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Heroes

Heroes is a drama about individuals across the globe suddenly discovering that they have super powers. NBC 2006-2010

60
/100

Episode 19 - .07%

30 March 2012

Synopsis: Mr Bennet uses his thoughts to direct Parkman to help him and Sprague escape. He then tells them that they should head to New York to destroy the company’s tracking system. Sylar kills Peter but Mohinder escapes with his body and takes him to the Petrelli house. Claire helps revive Peter but Nathan tells her she needs to leave for a week so that he can win the election. Nathan returns from his meeting with Linderman with a picture of himself in the White House. Linderman takes Micah to help “save the world” while DL stands up to Jessica. Sylar heads to Isaac’s loft where he kills him. But Isaac tells him he painted how Sylar was killed and sent it somewhere. Hiro and Ando head to Isaac’s loft five years in the future but only find future Hiro.

The Good: Heroes begins moving the pieces into place for the season finale and they do a good job with the overall story.

Linderman’s morality comes into question with his claim that destroying New York is an acceptable risk. The things he says to Nathan about his youth once more suggest that our heroes parents have already been through similar experiences to the ones we are watching. Certainly Mr Nakamura and the Petrelli’s must have been involved. It all raises interesting questions for the future of the show without stepping on the drama of this season.

Nathan’s own morality is tested again as he seems seduced by the portrait of him in the Oval office. The most intriguing moment of the episode is Sylar painting the future with his newly taken powers. He seems to be painting the same picture of Nathan but the colours are all starker and Nathan looks creepy and lizard like, almost like Sylar himself. What could that mean?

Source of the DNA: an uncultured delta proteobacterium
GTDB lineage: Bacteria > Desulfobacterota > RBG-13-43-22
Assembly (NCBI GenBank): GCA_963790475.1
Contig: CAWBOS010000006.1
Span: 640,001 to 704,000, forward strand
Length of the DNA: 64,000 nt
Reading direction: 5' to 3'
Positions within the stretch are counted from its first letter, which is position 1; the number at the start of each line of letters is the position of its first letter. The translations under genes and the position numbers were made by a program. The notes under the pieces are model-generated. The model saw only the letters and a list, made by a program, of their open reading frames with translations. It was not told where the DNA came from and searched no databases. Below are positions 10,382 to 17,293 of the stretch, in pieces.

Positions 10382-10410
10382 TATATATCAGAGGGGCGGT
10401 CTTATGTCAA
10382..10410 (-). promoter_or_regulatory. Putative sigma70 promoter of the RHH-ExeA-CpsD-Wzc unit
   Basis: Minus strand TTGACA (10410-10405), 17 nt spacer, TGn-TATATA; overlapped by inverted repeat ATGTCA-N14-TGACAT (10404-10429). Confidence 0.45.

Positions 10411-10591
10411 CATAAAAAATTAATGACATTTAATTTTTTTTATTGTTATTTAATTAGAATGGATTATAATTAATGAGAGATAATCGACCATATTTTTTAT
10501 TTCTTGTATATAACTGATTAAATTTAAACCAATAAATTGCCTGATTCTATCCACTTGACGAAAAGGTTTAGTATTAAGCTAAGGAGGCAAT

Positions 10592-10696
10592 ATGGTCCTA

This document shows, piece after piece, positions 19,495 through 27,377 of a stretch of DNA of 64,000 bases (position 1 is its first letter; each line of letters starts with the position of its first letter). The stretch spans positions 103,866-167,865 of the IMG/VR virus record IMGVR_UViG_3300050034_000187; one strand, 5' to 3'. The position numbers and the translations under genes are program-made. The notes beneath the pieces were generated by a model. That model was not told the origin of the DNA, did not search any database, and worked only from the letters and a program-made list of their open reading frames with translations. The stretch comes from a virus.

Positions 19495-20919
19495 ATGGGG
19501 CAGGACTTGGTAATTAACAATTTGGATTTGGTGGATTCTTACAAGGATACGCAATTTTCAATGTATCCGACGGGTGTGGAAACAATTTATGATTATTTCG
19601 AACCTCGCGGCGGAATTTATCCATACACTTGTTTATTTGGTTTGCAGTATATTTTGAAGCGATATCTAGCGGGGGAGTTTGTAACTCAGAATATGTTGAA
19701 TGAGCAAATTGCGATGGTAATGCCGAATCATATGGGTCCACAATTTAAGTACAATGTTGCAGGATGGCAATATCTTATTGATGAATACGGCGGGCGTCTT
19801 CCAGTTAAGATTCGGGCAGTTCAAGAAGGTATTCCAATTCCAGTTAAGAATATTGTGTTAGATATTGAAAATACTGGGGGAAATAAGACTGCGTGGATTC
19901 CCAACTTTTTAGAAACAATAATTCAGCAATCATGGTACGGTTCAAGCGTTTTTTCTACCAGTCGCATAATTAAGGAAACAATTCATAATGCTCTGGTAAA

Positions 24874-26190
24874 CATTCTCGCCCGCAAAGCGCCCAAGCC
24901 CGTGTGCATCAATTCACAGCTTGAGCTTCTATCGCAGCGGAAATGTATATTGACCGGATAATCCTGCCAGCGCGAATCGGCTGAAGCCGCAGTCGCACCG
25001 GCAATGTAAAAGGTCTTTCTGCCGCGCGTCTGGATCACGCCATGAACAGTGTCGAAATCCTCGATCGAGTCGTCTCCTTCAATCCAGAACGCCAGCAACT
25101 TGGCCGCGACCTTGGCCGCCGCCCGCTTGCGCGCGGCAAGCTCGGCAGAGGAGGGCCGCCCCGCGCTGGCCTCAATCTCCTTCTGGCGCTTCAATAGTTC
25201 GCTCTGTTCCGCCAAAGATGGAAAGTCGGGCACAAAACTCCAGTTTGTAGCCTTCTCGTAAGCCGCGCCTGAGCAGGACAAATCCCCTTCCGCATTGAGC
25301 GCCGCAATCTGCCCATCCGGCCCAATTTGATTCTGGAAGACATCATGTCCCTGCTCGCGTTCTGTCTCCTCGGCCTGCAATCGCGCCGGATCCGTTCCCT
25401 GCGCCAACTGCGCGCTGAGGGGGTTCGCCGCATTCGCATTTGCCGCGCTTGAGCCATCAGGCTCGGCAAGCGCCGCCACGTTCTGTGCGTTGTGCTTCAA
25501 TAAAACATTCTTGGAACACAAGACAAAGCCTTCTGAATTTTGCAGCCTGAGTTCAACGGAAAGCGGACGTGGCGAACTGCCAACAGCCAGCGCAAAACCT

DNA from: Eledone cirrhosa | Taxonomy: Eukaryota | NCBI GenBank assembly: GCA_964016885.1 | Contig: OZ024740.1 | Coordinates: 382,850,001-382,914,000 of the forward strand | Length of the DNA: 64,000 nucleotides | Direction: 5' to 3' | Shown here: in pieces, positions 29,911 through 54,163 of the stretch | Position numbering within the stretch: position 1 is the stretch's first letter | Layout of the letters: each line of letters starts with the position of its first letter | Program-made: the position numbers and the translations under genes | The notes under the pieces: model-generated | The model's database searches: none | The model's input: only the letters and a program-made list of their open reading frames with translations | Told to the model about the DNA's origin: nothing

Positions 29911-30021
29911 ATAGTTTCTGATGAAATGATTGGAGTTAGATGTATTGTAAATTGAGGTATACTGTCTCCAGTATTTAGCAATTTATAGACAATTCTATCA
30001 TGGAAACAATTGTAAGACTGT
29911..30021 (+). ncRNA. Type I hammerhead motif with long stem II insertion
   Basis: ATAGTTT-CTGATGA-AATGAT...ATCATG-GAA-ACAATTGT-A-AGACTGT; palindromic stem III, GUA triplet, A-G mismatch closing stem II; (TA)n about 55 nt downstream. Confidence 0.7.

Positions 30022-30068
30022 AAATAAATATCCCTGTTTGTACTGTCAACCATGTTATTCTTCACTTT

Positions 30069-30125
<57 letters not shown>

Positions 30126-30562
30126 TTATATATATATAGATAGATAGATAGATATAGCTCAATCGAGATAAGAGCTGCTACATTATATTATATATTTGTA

Parkman’s ability once again leads to a good dramatic sequence as Mr Bennet tells him how to escape. It’s a clever way to get the three of them back out into the world and into the plot again.

Sylar has the coolest moment in the episode when he scoops up broken glass with his telekinesis and flings it at the invisible Peter, killing him. Sylar then arrives at poor Isaac’s place to kill him. Isaac’s sacrifice is a nice redeeming moment for him as he was able to send the details of how to kill Sylar before he got there. It allows another brutal visual as Sylar impales him, Christ-like, with his own paint brushes. It is a poignant scene.

Hiro and Ando’s presence in the future is a nice end to the show. The sight of Isaac’s loft covered in a makeshift timeline is a good visual and suggests how future Hiro worked out when to tell Peter what to do (105). It certainly sets up the next episode nicely.

The Bad: There are still a number of questionable things going on here though.

Parkman hearing Bennet’s thoughts is fine when they seem to be cell mates. However once Parkman is running around the facility, should he still be able to hear Bennet’s thoughts clearly? If they are suggesting that he can hear peoples thoughts more clearly when they narrate them, then that needs to be established clearly. Otherwise one would assume he would stop being able to hear Bennet once he moved further away from him.